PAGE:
Utilizing the theoreitical underpinning of later Latour, the Bell, et al., are arguing for a theoretical framework that aims to interpret the reproduction of larger structures of inequity and heirarchy by examining the "social and material conditions" that surround interactions in everyday life. The focus on social-material is somewhat similar to the "multisited" theoretical lens described in the other piece. There they clamor for frames and tools to help with: "Understanding the ways material/intellectual borders function to shape and constrain young people’s experiences and developmental trajectories is also essential to recognizing the spaces available for generative transgression and remediation (Cole & Griffin, 1983; Gutiérrez, 2008)." (p.625 Vossoughi, S., & Gutiérrez, K. D., 2014)
Both theoretical lens focus on how social-material contexts "shape and constrain" student identity and identity formation. However, Vossoughi and Gutierrez believe that this can be better understood by seeing similar groups in different contexts, and contrasting the phenomena that occur. While Bell, et al., and their cultural pathways, theorize stretching the specific phenomena across different spaces and time scales in order to get a better understanding of the different ways learner identity is shapes, can be shaped, and can shape contexts.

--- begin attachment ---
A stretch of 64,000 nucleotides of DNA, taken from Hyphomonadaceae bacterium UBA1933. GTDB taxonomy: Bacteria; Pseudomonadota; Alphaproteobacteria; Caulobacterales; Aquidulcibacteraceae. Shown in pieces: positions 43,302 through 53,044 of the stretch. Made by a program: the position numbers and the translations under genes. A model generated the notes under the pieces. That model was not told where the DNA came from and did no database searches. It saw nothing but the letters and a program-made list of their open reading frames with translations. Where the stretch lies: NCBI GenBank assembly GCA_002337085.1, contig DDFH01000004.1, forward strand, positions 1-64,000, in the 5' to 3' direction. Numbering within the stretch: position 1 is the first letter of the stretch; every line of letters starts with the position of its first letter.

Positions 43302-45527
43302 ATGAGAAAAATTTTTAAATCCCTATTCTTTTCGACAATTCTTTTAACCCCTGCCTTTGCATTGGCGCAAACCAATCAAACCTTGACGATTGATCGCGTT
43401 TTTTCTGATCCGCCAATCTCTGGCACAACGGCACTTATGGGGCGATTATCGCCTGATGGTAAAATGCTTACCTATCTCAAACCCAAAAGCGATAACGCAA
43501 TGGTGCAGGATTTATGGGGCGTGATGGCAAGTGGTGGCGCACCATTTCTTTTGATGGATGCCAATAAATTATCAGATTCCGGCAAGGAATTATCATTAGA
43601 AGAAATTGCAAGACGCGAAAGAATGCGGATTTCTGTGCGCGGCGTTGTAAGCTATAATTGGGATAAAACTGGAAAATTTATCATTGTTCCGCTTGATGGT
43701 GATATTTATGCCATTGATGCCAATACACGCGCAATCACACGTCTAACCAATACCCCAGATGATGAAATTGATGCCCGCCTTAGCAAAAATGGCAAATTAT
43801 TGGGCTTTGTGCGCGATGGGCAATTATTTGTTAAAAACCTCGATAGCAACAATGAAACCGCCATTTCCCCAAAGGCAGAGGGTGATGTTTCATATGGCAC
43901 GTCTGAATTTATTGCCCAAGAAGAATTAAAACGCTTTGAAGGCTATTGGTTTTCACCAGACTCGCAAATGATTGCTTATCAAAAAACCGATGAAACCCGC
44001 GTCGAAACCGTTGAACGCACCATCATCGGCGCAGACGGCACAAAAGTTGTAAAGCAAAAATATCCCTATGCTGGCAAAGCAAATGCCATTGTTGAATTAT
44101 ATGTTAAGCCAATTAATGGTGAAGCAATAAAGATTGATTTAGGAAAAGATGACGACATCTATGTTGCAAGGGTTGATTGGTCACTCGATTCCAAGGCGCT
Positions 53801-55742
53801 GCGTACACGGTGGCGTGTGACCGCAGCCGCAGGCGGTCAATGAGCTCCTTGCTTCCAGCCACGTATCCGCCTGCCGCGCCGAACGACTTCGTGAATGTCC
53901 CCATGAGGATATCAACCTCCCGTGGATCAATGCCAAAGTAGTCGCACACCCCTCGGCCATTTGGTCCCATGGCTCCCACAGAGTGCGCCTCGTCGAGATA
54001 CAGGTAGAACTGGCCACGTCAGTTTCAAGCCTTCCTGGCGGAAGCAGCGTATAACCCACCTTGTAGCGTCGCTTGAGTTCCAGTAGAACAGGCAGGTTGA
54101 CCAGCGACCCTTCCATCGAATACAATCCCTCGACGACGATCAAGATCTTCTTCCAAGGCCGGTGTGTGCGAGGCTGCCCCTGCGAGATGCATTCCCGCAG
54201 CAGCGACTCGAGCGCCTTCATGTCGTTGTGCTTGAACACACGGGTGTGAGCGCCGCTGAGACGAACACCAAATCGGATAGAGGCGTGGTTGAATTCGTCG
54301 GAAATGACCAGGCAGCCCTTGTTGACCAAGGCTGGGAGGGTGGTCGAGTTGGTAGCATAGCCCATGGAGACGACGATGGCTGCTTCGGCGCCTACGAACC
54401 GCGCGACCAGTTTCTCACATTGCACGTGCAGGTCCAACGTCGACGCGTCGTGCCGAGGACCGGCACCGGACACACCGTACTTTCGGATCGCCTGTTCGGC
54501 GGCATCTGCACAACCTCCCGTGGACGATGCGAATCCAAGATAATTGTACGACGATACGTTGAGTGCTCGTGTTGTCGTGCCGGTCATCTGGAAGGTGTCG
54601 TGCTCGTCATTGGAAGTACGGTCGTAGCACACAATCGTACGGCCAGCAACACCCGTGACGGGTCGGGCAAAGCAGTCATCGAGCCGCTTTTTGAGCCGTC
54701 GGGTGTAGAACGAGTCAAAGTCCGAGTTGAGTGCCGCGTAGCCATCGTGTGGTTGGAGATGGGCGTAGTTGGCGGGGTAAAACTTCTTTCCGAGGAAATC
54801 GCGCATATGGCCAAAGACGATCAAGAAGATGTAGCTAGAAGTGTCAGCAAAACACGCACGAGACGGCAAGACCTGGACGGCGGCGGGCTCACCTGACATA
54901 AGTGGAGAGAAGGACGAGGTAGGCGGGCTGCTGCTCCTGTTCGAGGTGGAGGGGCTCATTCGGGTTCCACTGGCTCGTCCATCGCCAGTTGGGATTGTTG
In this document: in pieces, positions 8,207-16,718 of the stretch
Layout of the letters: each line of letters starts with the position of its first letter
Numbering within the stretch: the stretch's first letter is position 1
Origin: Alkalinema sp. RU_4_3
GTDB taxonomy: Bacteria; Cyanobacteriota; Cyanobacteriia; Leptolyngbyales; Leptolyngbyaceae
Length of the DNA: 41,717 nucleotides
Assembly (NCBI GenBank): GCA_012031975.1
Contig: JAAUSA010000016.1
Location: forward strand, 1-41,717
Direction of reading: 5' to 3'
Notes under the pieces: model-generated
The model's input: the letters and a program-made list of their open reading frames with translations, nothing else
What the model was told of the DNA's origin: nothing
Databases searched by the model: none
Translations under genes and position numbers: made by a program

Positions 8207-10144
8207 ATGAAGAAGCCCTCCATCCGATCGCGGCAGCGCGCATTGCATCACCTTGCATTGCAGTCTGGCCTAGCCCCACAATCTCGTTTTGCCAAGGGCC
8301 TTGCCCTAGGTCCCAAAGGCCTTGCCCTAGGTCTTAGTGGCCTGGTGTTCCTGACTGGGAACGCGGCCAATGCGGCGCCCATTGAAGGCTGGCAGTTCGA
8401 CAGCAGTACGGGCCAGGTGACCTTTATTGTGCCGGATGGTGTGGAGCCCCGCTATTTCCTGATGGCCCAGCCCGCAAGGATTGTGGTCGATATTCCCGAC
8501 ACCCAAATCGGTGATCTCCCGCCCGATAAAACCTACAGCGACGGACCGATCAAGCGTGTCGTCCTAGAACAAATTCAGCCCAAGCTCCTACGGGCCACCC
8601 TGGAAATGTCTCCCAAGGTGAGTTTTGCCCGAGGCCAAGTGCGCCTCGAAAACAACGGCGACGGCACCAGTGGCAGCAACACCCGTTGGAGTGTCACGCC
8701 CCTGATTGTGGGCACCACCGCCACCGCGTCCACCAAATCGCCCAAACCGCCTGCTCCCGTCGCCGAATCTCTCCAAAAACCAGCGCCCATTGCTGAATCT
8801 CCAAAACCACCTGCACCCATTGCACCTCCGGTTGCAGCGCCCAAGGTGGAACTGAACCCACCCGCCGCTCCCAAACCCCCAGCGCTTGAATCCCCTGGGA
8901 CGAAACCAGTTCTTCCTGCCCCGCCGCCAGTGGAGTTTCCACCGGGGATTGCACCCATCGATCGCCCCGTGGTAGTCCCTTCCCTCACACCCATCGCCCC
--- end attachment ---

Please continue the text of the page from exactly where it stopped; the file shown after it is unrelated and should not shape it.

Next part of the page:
Across multiple cases, we documented persistent attempts by youth to repurpose the local arrangements and activities of a setting to serve longer-term interests in domains or developing affili-ations with specific domain communities.
The individual learning experience here (the "site") is repurposed by the student, to suit his interests. The idea, though, is that repurposing happens so that the student can mold that experience in a way where it then becomes useful to him/her in other situations, or with other communities